In a very thoughtful CPRBlog piece, dated April 14, 2014, Rena Steinzor presents a powerful critique of the enforcement aspects of EPA’s 2014-2018 Strategic Plan. As Professor Steinzor rightly points out, EPA’s projected cutbacks in source inspections, civil judicial enforcement, administrative enforcement actions, and other enforcement work will likely encourage air and water pollution by small and medium-sized polluters that will have harmful effects on human health and the environment. At the same time, however, when one compares the final Strategic Plan’s enforcement components with the enforcement sections of the draft Strategic Plan that the Agency released for public comment last November, it becomes evident that the final Plan contains a modest silver lining in an ominous dark cloud.
The Agency’s initial draft Strategic Plan sought public comment on some proposals for changing the system by which EPA measures the success or failure of the enforcement work of individual states, as well as of EPA itself. Under those proposals—which were meant to evaluate the effectiveness of the Agency’s incipient “Next Generation Compliance” program—EPA would measure and assess the number of facilities that use advanced self-monitoring for contamination and that electronically report the results of their self-monitoring.
This aspect of EPA’s draft Strategic Plan drew sharp public criticism from two CPR scholars, Professor Victor Flatt and me, in an op-ed article in The Hill. Professor Flatt and I wrote:
At present, the EPA keeps track of its and the states’ enforcement actions. It measures the volume of pollutants reduced as a result of enforcement actions, and it uses other, similar methods in order to effectively monitor and measure the impact of those actions on public health and the environment. If these longstanding metrics are abandoned, ineffectual EPA enforcement will be much, much easier to camouflage. For example, the proposed changes could allow EPA to gather additional information regarding environmental violations and then fail to take any enforcement actions in response to any violations it knows about—all without the knowledge of congressional overseers or the public at large.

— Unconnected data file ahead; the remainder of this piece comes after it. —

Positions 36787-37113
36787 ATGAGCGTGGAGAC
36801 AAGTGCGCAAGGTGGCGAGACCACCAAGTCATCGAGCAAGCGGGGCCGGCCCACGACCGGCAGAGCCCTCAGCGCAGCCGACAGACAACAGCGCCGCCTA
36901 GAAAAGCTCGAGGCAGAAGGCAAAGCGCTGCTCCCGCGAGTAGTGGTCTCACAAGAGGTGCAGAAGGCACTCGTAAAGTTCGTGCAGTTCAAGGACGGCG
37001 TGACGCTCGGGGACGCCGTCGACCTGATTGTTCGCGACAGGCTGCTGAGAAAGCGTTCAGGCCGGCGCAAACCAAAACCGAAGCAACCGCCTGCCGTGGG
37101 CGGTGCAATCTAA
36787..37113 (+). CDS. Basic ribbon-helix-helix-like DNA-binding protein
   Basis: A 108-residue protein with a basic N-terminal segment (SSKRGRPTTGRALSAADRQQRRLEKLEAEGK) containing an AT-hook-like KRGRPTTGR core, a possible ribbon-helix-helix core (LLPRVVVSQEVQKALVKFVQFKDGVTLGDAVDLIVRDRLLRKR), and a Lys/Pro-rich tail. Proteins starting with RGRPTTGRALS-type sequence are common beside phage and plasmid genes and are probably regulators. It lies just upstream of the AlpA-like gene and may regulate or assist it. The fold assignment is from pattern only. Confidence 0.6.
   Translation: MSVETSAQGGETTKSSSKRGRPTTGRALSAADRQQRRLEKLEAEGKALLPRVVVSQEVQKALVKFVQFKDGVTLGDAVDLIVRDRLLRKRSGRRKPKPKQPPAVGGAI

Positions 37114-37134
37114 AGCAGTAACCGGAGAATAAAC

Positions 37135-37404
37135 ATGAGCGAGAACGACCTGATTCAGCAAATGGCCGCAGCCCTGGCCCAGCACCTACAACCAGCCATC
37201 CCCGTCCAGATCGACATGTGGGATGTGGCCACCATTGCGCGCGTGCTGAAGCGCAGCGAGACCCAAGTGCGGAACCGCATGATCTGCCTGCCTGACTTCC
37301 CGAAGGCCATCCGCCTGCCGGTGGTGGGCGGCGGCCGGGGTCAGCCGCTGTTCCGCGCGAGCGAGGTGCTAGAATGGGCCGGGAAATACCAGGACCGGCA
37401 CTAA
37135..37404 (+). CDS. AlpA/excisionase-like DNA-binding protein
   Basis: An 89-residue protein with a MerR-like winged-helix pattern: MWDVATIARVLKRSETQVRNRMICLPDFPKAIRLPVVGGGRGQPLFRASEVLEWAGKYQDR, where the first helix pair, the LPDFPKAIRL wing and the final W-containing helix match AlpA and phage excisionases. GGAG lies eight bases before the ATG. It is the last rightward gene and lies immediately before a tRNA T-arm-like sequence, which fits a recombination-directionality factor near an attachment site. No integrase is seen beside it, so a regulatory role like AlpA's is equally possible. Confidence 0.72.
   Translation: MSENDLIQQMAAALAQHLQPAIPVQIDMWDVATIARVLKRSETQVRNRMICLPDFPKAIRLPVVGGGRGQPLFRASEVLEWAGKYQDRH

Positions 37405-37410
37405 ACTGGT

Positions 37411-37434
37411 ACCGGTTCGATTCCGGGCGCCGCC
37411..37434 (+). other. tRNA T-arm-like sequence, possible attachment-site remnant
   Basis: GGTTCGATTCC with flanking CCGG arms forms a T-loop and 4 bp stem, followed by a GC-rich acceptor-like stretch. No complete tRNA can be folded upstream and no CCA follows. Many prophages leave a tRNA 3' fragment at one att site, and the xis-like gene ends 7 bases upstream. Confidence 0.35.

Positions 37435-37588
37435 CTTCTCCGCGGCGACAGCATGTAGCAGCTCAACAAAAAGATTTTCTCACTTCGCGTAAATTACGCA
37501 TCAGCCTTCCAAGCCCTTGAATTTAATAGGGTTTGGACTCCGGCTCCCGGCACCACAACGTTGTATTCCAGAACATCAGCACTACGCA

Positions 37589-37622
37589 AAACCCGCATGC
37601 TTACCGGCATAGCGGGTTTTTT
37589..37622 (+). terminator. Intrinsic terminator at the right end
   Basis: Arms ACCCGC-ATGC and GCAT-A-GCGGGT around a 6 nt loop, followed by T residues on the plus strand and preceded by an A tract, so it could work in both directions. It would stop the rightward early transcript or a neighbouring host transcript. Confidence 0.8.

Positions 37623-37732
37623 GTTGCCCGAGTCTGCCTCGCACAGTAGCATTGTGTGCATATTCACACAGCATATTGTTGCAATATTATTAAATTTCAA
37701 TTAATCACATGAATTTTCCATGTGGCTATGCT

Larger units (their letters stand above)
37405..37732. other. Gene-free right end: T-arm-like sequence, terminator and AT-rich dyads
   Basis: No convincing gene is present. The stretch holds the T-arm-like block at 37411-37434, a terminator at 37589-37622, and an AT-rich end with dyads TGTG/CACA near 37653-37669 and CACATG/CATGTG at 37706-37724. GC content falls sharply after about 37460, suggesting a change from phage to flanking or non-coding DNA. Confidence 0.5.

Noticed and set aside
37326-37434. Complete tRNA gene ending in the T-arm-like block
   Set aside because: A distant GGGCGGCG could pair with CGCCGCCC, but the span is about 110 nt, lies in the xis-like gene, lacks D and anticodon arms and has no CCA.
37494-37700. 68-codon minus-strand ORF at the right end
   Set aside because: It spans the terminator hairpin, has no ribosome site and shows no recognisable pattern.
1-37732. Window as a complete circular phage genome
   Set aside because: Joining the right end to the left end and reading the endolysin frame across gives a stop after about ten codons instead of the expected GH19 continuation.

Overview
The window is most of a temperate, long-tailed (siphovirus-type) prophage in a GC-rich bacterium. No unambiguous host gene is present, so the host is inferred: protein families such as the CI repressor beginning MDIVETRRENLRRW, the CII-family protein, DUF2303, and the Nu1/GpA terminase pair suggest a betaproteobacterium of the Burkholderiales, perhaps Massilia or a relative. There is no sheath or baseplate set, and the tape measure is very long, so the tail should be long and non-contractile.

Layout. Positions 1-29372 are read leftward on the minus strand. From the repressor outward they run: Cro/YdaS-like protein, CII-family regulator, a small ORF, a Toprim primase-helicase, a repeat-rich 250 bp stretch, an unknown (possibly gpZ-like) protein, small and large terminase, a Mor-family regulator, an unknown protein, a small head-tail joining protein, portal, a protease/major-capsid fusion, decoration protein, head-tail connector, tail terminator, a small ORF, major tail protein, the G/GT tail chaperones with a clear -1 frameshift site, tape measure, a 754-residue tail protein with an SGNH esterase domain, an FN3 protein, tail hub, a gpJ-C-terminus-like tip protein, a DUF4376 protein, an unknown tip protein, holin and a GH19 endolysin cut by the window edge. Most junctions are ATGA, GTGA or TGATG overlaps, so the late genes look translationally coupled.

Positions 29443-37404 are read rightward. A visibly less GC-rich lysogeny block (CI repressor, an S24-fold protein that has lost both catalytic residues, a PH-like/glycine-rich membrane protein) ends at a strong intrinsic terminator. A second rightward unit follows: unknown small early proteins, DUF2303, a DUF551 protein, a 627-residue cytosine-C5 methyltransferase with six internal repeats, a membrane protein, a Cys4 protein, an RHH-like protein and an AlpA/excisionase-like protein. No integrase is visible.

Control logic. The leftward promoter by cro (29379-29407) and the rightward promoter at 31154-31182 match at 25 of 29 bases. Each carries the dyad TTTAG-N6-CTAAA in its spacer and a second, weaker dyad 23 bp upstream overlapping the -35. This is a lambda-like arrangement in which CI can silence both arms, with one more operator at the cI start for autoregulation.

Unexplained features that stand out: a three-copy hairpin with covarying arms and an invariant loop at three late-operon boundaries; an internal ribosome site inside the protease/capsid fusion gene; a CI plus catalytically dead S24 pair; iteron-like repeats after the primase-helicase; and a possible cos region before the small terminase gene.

Fortunately, the Agency heeded this aspect of our comments on its draft Strategic Plan. In its final Strategic Plan, the Agency declared that its current enforcement metrics “are useful and we will continue to report on them.” The final Plan also stated that “[e]lectronic reporting is not a panacea…it also highlights the need to check on the accuracy of the reports we receive.” Moreover, EPA wrote that “we plan to experiment with new measures as a supplement to the more traditional measures (emphasis added).” This new language corrects the troubling ambiguity of EPA’s draft Strategic Plan. It effectively removes from the table an enforcement measurement proposal whose most logical reading would have invited distortion and secrecy in a critical environmental program.
This victory aside, however, Rena Steinzor’s pointed criticisms of EPA’s plans for enforcing environmental requirements over the next five years seem right on the mark. Beyond its immediate, deleterious impacts, the Agency’s planned, projected decrease in the number of on-site inspections, enforcement cases and Superfund cleanups that it will pursue will do considerable long-run damage to the deterrent impact of EPA’s enforcement work. As Victor Flatt and I wrote in our op-ed piece,
We have done extensive research and analysis of the impact of enforcement of environmental laws, and the record is crystal clear: Nothing so far tried can replace actual enforcement when it comes to making sure that environmental laws are followed.
One can only hope that the Agency’s leaders, the Obama White House, and the Congress will reverse course and give EPA’s enforcement program the resources that it needs to perform its crucial enforcement responsibilities.